You and I don't control monetary policy, The Federal Reserve Bank does.

One hundred senators, 435 congressmen, one president and nine Supreme Court justices - 545 human beings out of the 300 million - are directly, legally, morally and individually responsible for the domestic problems that plague this country.

I excluded the members of the Federal Reserve Board because that problem was created by the Congress.

In 1913, Congress delegated its Constitutional duty to provide a sound currency to a federally chartered but private central bank.

I excluded all the special interests and lobbyists for a sound reason. They have no legal authority.

They have no ability to coerce a senator, a congressman or a president to do one cotton-picking thing.

I don't care if they offer a politician $1 million dollars in cash. The politician has the power to accept or reject it. No matter what the lobbyist promises, it is the legislator's responsibility to determine how he votes.

Those 545 human beings spend much of their energy convincing you that what they did is not their fault. They cooperate in this common con regardless of party.

What separates a politician from a normal human being is an excessive amount of gall.

No normal human being would have the gall of a Speaker, who stood up and criticized the President for creating deficits.

The president can only propose a budget.

He cannot force the Congress to accept it.

The Constitution, which is the supreme law of the land, gives sole responsibility to the House of Representatives for originating and approving appropriations and taxes.

Who is the speaker of the House?

She is the leader of the majority party.

She and fellow House members, not the president, can approve any budget they want.

If the president vetoes it, they can pass it over his veto if they agree to.

It seems inconceivable to me that a nation of 300 million can not replace 545 people who stand convicted -- by present facts - of incompetence and irresponsibility.

I can't think of a single domestic problem that is not traceable directly to those 545 people.

When you fully grasp the plain truth that 545 people exercise the power of the federal government, then it must follow that what exists is what they want to exist.

If the tax code is unfair, it's because they want it unfair.

If the budget is in the red, it's because they want it in the red.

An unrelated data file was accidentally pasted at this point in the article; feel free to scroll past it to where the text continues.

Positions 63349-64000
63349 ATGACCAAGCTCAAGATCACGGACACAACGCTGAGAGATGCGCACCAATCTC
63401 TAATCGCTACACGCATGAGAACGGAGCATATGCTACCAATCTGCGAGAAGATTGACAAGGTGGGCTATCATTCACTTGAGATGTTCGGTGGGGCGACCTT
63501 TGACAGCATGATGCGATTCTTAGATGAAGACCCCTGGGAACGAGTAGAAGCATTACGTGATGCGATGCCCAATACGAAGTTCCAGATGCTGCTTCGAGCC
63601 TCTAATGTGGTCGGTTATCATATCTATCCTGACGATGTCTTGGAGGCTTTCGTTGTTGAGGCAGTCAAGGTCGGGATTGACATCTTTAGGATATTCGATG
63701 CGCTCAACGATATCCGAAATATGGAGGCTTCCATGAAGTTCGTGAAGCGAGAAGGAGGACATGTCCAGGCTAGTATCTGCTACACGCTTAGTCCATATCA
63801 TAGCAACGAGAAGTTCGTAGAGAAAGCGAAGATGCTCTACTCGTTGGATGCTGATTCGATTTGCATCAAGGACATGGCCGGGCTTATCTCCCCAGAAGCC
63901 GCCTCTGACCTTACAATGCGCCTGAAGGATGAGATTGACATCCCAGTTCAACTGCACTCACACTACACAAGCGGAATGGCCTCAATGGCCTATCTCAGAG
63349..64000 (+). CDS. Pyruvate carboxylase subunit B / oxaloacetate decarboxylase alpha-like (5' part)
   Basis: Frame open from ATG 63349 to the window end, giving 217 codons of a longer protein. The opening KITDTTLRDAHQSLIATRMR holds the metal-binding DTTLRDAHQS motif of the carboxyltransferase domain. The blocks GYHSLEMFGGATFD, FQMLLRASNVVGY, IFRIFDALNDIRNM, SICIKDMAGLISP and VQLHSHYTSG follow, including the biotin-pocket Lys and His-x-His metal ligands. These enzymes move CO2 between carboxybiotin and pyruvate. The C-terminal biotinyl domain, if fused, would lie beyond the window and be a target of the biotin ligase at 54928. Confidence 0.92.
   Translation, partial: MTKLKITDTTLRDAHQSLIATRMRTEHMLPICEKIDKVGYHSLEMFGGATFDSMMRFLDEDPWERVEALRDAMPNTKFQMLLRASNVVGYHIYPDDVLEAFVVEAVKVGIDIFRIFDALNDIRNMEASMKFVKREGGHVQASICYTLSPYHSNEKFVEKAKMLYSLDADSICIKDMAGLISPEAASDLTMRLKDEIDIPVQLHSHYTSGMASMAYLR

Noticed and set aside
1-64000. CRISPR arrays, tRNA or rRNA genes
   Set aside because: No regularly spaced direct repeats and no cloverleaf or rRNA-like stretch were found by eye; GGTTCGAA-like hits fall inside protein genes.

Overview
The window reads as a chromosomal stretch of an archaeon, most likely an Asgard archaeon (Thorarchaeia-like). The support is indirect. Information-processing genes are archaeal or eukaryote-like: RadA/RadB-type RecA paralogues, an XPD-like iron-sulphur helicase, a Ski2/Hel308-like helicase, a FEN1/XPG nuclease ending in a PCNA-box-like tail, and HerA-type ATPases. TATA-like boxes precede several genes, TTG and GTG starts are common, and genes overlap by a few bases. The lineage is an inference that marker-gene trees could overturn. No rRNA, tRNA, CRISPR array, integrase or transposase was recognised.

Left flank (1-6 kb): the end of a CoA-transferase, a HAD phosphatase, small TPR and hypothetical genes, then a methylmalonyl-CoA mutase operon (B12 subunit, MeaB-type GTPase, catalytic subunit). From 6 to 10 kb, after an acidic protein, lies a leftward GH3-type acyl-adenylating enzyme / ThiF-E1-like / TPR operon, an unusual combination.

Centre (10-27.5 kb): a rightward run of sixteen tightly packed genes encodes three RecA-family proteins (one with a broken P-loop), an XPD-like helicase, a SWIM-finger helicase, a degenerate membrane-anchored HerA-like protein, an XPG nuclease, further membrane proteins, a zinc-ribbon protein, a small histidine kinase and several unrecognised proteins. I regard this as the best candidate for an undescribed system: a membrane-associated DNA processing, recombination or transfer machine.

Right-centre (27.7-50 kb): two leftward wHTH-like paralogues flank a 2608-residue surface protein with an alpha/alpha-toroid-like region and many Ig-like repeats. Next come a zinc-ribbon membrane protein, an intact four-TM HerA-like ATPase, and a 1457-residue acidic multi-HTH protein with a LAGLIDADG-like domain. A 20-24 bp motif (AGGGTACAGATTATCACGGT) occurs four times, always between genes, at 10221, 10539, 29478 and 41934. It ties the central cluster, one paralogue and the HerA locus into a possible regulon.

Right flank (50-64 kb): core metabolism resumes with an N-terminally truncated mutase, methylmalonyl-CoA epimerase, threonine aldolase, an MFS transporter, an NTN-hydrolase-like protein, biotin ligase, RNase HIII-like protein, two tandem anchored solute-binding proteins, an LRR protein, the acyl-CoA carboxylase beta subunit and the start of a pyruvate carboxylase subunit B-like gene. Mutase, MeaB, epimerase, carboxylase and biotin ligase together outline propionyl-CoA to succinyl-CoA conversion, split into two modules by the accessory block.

If the Marines are in IRAQ, it's because they want them in IRAQ.

If they do not receive social security but are on an elite retirement plan not available to the people, it's because they want it that way.

There are no insoluble government problems.

Do not let these 545 people shift the blame to bureaucrats, whom they hire and whose jobs they can abolish; to lobbyists, whose gifts and advice they can reject; to regulators, to whom they give the power to regulate and from whom they can take this power.

Above all, do not let them con you into the belief that there exists disembodied mystical forces like 'the economy,' 'inflation' or 'politics' that prevent them from doing what they take an oath to do.

Those 545 people, and they alone, are responsible.

They, and they alone, have the power.

They, and they alone, should be held accountable by the people who are their bosses -provided the voters have the gumption to manage their own employees.

We should vote all of them out of office and clean up their mess!

Charlie Reese is a former columnist of the Orlando Sentinel Newspaper

Friday, April 18, 2008

Child Wisdom

by Bonnie Calhoun


The Sunday School teacher was describing how Lot's wife looked back and turned into a pillar of salt, when little Jason interrupted,"My Mommy looked back once, while she w as driving," he announced triumphantly, "and she turned into a telephone pole!"


A Sunday school teacher was telling her class the story of the Good Samaritan. She asked the class, "If you saw a person lying on the roadside, all wounded and bleeding, what would you do?"

A thoughtful little girl broke the hushed silence, "I think I'd throw up."


A Sunday school teacher asked, "Johnny, do you think Noah did a lot of fishing when he was on the Ark?"

"No," replied Johnny. "How could he, with just two worms."


A Sunday school teacher said to her children, "We have been learning how powerful kings and queens were in Bible times. But, there is a higher Power. Can anybody tell me what it is?"

One child blurted out, "Aces!"